Sadly it would seem we are again in awards season, which has all the usual press circus and related publicity fracas. Cate Blanchett’s role is excellent in Blue Jasmine in the well written and directed film by Woody Allen, but does this mean that she will win an award, even though there are 5 months left to go?
In previous years, it seems always the same tips and nods, cheering and championing. Who remembers the calls for Clooney to win best actor for Michael Clayton ( silly he had only won two years before!) Millions are spent on pre-Oscar buzz, developing the idea in the Oscar electorate that a certain film, actor or actress is the best. Sometimes however this doesn’t quite live up to the investment, when Mickey Rouke was everywhere for the Wrestler he didn’t seem to be anywhere on Oscar night as Sean Penn walked off with the Oscar.
Everyone knows that an Oscar adds value to a films take home. It currently adds about a million dollars more for smaller films like the Artist ( Best Picture Winner) and for big films 10 million more (No Country for old Men bounced thanks to its Oscars) and this explains why films get re-released (Gladiator did just before Oscar season) or why a massive focus on ad’s in trade magazines, on demand video services (The Silence of the Lambs) feature in campaigns now.
The other rule of successful campaigns for Oscars now is the hold back and re-edit of films. Many films considered award worthy are kept back for release, sometimes even after it has been screened at a previous award ceremony. In the case of Apocalypse Now, Cannes saw a ‘work in progress’ cut, then a complete version was released in August for a long Oscar run. In recent times Avatar has been pushed on to more screens in its run up to the awards, as has The Return of the King all to various levels of success.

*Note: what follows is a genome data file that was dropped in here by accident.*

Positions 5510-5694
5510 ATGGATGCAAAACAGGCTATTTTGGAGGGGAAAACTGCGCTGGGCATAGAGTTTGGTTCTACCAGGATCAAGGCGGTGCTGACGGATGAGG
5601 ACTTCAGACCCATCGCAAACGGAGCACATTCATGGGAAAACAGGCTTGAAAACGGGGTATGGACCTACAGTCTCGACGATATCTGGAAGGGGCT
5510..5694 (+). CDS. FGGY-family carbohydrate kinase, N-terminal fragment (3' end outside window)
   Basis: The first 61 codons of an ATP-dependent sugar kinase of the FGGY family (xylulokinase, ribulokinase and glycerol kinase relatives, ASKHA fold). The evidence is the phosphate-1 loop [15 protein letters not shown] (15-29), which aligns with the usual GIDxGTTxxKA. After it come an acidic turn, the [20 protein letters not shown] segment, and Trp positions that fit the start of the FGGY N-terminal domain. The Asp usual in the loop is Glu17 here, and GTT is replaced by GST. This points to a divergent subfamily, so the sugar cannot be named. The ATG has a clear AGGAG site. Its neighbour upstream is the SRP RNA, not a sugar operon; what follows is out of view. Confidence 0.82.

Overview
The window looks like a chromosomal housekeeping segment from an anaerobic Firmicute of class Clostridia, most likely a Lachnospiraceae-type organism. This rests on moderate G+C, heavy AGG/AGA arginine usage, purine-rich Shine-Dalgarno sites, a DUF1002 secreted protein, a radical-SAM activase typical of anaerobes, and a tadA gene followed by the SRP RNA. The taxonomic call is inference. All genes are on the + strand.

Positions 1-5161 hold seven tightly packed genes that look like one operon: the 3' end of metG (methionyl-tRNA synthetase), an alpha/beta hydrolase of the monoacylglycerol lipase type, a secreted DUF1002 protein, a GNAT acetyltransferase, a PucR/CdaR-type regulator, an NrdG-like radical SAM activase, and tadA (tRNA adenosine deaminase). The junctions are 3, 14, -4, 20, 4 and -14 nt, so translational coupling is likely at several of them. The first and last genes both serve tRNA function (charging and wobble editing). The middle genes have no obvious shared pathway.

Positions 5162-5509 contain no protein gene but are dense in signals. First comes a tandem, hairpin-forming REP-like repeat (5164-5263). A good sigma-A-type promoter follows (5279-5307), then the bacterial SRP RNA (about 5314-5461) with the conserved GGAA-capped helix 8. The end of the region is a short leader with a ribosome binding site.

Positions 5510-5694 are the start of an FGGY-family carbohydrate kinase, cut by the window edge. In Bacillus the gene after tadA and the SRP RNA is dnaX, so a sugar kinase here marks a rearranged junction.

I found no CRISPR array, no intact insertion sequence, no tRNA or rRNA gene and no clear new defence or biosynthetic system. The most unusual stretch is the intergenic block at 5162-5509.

With awards for acting and directing however, as they are more given to a person and their body of work it can run in very different ways. Russell Crowe and Robert Redford being examples of both an almost hit and a total miss. Crowe was a dead cert for the Oscar for a brilliant performance in A Beautiful Mind but a few weeks before the awards, right during voting season threw a tantrum at the BAFTA awards, then threw a phone at a hotel reception and Oscar suicide was complete. Redford on the other hand pressed the flesh and pushed the right people but when nominations were out for Butch Cassidy and the Sundance Kid he was nowhere to be seen. The real reason was simple, too nice a guy, too good-looking and well we all get annoyed at that. He would have to wait ten years and win as a director, for the film Ordinary People.
Finally, the rules are less accurate for leading ladies as they have to balance a healthy dose of cinematic envy with the judgement of physical appearance. Many win for de- glam roles, Halle Berry (Monsters Ball), Charlize Theron (Monster) and even Angelina Jolie (Girl Interrupted). But with it comes the Oscar curse that most leading ladies seem to be cast upon – divorce or being cheated upon, which all three females suffered.
So are Oscars a good thing? Sure they boost your movie income, they give you better scripts, but a lot of effort is put in to promote some movies whilst others are overshadowed and sometimes winning is much more like losing.